Why is it so difficult for private companies to get recognized for CSR activities? Doing good deeds is important, but the rules of storytelling still apply.
Hi. I’m Jerry Silver.
I’m a professional PR advisor based in Stockholm, Sweden.
I write advice on PR, online psychology, persuasion techniques, and
media logic. Insights and tactics that you can use to communicate better.
JOIN 4,100+ SPIN DOCTORS — START HERE.
You can also read my latest articles below (or browse the archive).
Zzz. Wait, what?
CSR is short for Corporate Social Responsibility. But you already knew that, right?
It’s when a company contributes to the greater good of society outside their core business — even though they don’t actually have to.
Like drilling fresh water wells in Africa, planting rainforest in the Amazon, or donating funds to disaster relief.
Companies wouldn’t be engaging in CSR activities if it weren’t for a sense of responsibility amongst the people who work there.
However, most companies would agree that it would be kind of nice if the outside world would acknowledge their activities. Because in general, it’s difficult to get public recognition for these types of activities.
So why is it so difficult to promote CSR activities — and what can a company do about it?
Why relationships are key for growing your business and why brands should target a stupid majority to attract the active support of a smart minority.
How to say something useful about PR on TEDx?
Since PR is such a powerful tool for changing the game for many organizations, I wanted to share a recipe for PR success.
I wanted to talk about the importance of identifying a stupid majority to ensure your community’s engagement1.
Now, most organizations hesitate because this kind of thinking will require standing up to a powerful majority:
“But what if we make some people angry?”
— Well, what if you don’t?
Brave brands who dare to take a stand together with a smart minority can expect a loyal and highly engaged following. I also talk about eggs and bacon for breakfast, torches of freedom, and why rock stars sometimes get naked.
A formula on how to succeed with an underdog PR strategy for your business — by identifying a stupid majority.
We all know the story.
Goliath, the giant Philistine warrior, was defeated by the young David, who would later go on to become the king of Israel. David, being inferior in size and combat experience, used a slingshot to defeat the mighty Goliath from a distance:
Instead of fighting Goliath on his terms (strength and power), he used his advantages (speed and accuracy).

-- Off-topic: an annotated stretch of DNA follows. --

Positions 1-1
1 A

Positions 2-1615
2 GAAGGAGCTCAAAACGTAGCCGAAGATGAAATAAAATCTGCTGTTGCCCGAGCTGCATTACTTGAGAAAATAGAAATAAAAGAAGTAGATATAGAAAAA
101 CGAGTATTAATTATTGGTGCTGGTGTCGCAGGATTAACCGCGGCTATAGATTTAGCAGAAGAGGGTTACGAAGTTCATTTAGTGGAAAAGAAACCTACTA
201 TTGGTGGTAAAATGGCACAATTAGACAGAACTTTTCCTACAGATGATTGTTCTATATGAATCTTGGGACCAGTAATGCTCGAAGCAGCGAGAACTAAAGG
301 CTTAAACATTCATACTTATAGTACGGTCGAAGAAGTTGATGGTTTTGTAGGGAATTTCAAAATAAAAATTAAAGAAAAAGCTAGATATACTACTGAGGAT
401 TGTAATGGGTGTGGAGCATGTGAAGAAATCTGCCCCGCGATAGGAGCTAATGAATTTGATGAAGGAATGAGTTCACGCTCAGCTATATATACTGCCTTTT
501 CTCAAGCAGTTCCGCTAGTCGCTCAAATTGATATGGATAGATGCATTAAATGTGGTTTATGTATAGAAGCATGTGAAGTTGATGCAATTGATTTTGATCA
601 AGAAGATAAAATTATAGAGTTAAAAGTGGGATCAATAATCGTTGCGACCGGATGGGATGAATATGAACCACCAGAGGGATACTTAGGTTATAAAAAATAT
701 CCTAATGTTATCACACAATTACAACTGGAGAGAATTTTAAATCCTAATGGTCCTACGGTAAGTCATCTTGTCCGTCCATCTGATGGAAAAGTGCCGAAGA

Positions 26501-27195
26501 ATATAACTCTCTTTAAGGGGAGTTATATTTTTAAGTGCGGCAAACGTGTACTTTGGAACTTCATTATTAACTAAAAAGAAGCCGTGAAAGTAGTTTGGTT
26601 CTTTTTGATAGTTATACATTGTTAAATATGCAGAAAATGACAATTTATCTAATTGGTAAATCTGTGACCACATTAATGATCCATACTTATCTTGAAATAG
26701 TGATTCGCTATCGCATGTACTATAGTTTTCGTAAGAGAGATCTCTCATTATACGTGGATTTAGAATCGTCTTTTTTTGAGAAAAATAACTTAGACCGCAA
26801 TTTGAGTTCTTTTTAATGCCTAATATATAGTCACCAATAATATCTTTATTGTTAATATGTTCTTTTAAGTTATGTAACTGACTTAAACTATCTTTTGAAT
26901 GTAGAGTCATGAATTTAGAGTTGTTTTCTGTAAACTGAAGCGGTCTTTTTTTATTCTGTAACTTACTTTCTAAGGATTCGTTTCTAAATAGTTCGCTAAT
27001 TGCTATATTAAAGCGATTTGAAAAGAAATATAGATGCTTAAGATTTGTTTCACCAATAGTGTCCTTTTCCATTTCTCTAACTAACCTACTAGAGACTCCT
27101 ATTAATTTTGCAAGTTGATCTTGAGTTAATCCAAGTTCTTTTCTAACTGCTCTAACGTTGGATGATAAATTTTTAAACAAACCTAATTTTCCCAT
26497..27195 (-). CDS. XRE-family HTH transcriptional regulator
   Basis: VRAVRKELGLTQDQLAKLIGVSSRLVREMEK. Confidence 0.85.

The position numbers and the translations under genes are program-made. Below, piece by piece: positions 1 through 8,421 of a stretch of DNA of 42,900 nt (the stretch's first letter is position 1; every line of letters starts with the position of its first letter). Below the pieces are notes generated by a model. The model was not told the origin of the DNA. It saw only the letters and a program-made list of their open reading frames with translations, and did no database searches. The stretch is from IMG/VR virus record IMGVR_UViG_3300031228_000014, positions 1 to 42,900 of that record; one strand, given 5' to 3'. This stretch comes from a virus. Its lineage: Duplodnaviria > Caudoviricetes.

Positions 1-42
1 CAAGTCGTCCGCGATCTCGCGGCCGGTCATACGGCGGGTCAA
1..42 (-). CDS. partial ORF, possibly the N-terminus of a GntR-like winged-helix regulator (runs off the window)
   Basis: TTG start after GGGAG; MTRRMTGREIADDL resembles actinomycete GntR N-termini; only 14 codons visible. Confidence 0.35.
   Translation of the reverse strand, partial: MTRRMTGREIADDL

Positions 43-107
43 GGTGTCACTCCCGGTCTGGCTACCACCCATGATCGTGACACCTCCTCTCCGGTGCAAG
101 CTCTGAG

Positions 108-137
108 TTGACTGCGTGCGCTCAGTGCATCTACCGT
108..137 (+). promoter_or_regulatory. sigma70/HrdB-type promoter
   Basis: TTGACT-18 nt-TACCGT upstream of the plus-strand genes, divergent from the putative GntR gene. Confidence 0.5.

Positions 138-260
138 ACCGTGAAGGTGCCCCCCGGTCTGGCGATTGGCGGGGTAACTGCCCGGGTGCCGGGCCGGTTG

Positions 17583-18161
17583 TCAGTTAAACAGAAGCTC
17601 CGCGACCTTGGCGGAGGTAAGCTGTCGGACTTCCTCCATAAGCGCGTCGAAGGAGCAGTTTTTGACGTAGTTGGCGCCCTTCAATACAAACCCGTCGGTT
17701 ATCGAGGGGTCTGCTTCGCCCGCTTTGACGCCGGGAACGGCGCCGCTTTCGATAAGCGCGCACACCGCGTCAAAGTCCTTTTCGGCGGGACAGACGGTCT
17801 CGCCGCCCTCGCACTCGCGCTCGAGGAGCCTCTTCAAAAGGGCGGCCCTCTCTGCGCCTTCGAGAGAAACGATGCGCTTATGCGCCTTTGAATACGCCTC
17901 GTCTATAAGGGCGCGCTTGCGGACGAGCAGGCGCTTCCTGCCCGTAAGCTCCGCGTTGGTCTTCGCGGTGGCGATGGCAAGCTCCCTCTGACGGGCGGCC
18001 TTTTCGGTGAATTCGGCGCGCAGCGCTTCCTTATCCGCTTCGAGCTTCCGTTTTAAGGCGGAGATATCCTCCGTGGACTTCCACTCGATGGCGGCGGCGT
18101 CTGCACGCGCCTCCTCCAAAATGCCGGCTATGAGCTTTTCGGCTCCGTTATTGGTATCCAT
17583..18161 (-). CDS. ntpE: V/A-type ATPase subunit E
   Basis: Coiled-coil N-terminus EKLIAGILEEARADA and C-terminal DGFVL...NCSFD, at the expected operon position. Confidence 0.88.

The legend endures since we find comfort in knowing that the strongest doesn’t always win. Now, the underdog strategy isn’t just useful for fighting; over and over again, it has proven useful when it comes to PR as well.
Here’s how you can use the underdog PR strategy for your business:
Social platforms often use the low-ball squeeze to lure businesses away from connecting with customers directly. Will e-commerce be next?
Who’s in control of your audience?
“Over the years that have passed, I have witnessed the deconstruction of websites as one part after the other have been moved elsewhere. Support to Twitter, Forums to Facebook, Blogs to Tumblr and now Medium, Videos to YouTube and now Snapchat, Opening Hours and Directions to Google Maps, Images to Instagram and so on.”
Waldecrantz then goes on to make the point that webshops, too, should be relocated onto third-party e-commerce platforms — like Tictail.
But before we give away the farm, let’s talk shop:
Is it possible to stay on top on trends in today's accelerating online landscape — and must we become Pokémon marketing experts now?
The other day, Anne signed up for my email list. After leaving her email address, she was taken to a landing page where I asked her to share her biggest challenge in digital marketing and communications.
Like many others before her, Anne decided to share. Her biggest challenge was to keep up with the accelerating pace of today’s online landscape. How can anyone today keep up and stay on top of things?
Anne shares her frustration with hundreds of other readers who have answered that same question over the years. We become neophiliacs, always looking out for the next thing.
Do we have to become fucking experts on Pokémon marketing now, she wondered.
I think it’s time to deal with this fear of missing out.